With this project I set out to build an interface from my Arduino micro controller to the Nextion panel so that I could pass commands to it and receive commands back.
This built the basics of driving the panel and get information from the panel.
In addition there is a sample program that can be given control of the panel. In this case the program draws a maze on the panel without loading any code on it. The program clears the panel and then begins to draw on it. It was designed for a 4.3 inch panel, if yours is smaller you will need to adjust the code.
So using the Arduino console you can send commands to the panel through your microcontroller and receive commands back from the panel. Most of the codes that the panel can generate are broken out so that if you wanted to use one of the functions for your own project the code is there.
The code assumes that you are using the default baud rate for the panel which is 9600.
One of the issues I came across was that there is no simple commands like getPixel or setPixel. It would have been nice to be able to determine if a pixel was on or off or even what color it is. Internally there must be something as you can draw lines and circles just not set pixels.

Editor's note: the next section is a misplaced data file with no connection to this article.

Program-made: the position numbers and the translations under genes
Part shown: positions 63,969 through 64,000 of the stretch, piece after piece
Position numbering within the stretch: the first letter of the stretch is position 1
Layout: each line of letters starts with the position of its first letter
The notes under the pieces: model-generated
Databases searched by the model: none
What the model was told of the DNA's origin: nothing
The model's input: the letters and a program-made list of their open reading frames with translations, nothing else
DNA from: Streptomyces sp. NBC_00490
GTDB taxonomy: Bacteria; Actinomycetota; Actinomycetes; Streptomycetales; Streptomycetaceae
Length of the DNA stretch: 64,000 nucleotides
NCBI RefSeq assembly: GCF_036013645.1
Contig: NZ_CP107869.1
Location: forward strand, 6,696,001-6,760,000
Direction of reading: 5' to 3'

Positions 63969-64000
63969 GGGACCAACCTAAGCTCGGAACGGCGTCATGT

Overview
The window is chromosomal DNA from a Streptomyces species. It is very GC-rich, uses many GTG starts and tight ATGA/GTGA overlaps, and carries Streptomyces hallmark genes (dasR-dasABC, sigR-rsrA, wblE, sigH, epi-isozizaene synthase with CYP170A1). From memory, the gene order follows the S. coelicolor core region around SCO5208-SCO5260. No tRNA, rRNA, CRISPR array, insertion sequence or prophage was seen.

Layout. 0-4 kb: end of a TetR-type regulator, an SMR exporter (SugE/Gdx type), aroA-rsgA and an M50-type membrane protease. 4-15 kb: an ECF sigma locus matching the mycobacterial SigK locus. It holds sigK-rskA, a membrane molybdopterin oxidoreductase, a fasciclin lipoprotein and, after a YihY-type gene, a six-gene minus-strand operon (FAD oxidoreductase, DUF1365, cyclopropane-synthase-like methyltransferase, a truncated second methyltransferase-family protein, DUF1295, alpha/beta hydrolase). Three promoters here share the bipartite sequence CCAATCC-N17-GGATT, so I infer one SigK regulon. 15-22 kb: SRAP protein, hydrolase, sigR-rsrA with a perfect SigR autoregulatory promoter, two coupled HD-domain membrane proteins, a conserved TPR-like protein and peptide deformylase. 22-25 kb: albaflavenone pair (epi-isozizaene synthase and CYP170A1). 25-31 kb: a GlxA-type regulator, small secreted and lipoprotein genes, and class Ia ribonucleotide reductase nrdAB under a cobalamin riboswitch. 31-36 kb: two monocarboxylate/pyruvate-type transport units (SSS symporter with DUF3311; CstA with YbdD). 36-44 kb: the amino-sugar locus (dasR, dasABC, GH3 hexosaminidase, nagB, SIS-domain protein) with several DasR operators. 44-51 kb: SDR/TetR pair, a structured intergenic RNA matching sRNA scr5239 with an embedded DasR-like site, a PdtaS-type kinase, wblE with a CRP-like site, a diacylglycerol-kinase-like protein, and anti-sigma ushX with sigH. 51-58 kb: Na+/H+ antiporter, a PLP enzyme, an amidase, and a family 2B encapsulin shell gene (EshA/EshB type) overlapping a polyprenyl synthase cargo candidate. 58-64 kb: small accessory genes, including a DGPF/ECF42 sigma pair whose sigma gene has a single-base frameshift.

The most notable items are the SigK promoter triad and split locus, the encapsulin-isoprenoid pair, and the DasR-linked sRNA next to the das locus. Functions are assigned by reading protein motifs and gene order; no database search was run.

Here is a link to the Arduino code on GitHub.
How is fill command not set pixel
But there is indeed nothing for getPixel.
Indeed one could use the line draw command and draw a one unit line. This display seems to require a lot of hacking to get things the way you need them. A lot like displaying nice gauges. All they are are a bunch of pretty pictures strung together.
Lower Level Basics.
The building blocks to what all others are created from
- allows you to build everything as you wish.
In such little space that firmware resides, there is little need
or desire to provide duplicate with only a changed name.
Duplication consumes the space that the truly new requires.
The comment of gauges being a bunch of pretty pictures strung together
Such is animation. Even a Hollywood Star Wars film is 30 pictures per sec.
If you have a problem with a HighLevel HMI Display, feel free and use a plain LowLevel gLCD panel. There are plenty out, even Itead offers them ...
Connect it to your Arduino and programm everything you like in a LowLevel based manner ... then you have a 100% control about what you like to do ...
But besides kicking pants, read documentations of e.g. 4d systems solution how they do things instead of always blame Nextion HMI solutions.